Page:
When new friends first learn about Thomas Aquinas College, they are most often attracted to either the spiritual life on campus or the College’s reputation for academic excellence. Usually it takes some time before they see how, in the life of the College, one informs the other: how a curriculum ordered toward the highest truths about nature, man, and God inclines one toward deeper faith, and how the truths of the Faith illumine all facets of learning.
In this respect, Jean and Michael Maiuri of Torrance, Calif., were like most visitors when they came to the campus three years ago. Mrs. Maiuri, a lifelong Protestant working her way toward the Catholic Church, was drawn by the vibrant spirituality. By contrast, Mr. Maiuri, a fallen-away Catholic finding his way home again, was intrigued by the College’s classical curriculum.
Together they recognized in Thomas Aquinas College the twin virtues of faith and reason — the “two wings, on which the human spirit rises to the contemplation of truth,” as Pope John Paul II famously wrote in his 1998 encyclical, Fides et Ratio. These two wings would carry the Maiuris into the Church, and have sustained their profound friendship with the College as members of the President’s Council .
“I had read about Thomas Aquinas College 15 or 20 years ago, and it always interested me,” reflects Mr. Maiuri, a retired electrical engineer. “I admired how the students can explain how great scientists made their discoveries because the students actually perform those same experiments, rather than just reading about them in a book.” Sometime around 2002, the Maiuris briefly visited the campus while passing through the area. They picked up some literature, and not long thereafter, they became benefactors.
“We want to leave a legacy behind when we’re no longer here, and the students here will be such a legacy,” says Mr. Maiuri, noting the good work of Thomas Aquinas College alumni in so many fields and vocations. “That’s a legacy that you can’t improve on.”
With that end in mind, the Maiuris were a natural fit for the President’s Council. Consisting of members who give $1,000 or more each year, the Council raises most of the $4 million required to provide financial assistance to the more than 70 percent of Thomas Aquinas College students whose families could not otherwise afford the cost of tuition. Thanks to the generosity of the President’s Council members, the College has never had to turn away a qualified applicant because of financial need.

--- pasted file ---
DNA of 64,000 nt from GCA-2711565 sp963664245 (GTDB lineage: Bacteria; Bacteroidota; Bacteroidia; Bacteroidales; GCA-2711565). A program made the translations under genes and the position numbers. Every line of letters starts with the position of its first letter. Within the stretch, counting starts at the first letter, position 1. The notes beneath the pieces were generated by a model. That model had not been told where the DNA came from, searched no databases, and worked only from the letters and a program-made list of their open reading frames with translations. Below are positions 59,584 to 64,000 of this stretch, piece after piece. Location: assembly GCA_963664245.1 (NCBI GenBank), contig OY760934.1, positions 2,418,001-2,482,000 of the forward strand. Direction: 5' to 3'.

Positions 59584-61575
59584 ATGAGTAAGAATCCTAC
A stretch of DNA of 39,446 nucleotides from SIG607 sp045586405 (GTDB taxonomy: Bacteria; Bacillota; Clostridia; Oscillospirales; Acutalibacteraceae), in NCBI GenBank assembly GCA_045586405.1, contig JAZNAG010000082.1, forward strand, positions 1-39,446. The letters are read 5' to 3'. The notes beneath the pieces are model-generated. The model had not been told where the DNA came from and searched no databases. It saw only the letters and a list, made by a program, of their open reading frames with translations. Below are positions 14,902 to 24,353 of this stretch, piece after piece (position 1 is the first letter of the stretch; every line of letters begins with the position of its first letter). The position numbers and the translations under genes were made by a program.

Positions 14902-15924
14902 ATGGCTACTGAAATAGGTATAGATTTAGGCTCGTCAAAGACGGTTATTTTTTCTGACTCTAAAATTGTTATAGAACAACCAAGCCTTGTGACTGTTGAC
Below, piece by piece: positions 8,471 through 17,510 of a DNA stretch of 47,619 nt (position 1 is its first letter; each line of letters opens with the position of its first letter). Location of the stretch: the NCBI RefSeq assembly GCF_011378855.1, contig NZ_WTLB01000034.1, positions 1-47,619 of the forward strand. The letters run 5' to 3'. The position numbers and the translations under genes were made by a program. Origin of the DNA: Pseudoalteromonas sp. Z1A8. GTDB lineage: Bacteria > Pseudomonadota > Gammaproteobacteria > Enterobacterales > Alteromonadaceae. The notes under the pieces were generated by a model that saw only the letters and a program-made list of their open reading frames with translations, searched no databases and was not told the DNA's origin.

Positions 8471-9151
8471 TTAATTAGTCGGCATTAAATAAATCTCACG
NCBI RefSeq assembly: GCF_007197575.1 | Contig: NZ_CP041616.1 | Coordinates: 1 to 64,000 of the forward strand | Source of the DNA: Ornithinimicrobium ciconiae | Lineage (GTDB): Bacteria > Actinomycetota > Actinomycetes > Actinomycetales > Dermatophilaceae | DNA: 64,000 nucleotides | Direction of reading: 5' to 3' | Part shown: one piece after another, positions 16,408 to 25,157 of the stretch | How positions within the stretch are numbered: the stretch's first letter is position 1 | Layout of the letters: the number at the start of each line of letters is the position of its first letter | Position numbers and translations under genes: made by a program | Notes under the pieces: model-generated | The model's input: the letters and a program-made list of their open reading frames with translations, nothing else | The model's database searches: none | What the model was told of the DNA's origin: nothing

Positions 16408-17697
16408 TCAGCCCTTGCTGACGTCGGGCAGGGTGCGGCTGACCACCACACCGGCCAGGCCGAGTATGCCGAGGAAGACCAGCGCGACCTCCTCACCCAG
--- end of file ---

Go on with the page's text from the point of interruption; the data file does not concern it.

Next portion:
As a small expression of gratitude, the College invites President’s Council members to the campus every July for its Summer Seminars. In 2007, the Maiuris attended their first such weekend, which only enhanced their regard for the College.
Just as Mr. Maiuri had first come to appreciate Thomas Aquinas College for its emphasis on reason, at the Summer Seminar, Mrs. Maiuri — then still a Protestant, although already enrolled in RCIA classes — was taken in by the heartfelt examples of faith she witnessed among students, faculty, and fellow benefactors. “I was just so struck by how devoutly the Catholics received the Eucharist and recognized the presence of Christ. That was a witness to me,” she recalls. “The people were also very warm and very friendly; we found the place so inviting.”
The experience “helped me on my journey toward the Catholic Church,” says Mrs. Maiuri. After a year of catechetical instruction and attending Mass with her husband, who had returned to the Faith, she was received into full communion in 2008.
In addition to their loyal, regular support of the College, in 2007 the Maiuris were moved to make an extraordinary gift of spiritual significance, contributing the funds for the south confessional in Our Lady of the Most Holy Trinity Chapel . Having spent many years outside of the Faith, the couple have a heightened awareness of the need for the Sacrament of Reconciliation. “To me, it represents the forgiveness and mercy of God,” says Mrs. Maiuri. Adds Mr. Maiuri, “With that sacrament, you can enter into the Eucharist with all of your sins forgiven, so that was an important sacrament for us.”
With the infectious zeal of converts, the Maiuris plan to remain faithful members of the President’s Council. “There are literally thousands of ways to support organizations within the Church, and you have to pick and choose the right ones,” says Mr. Maiuri. “We love the College and will continue to support it.”
“We are humbled by the Maiuris’ generosity,” says Robert Bagdazian, the College’s director of development, “and we are inspired by their faith, which renews our own.”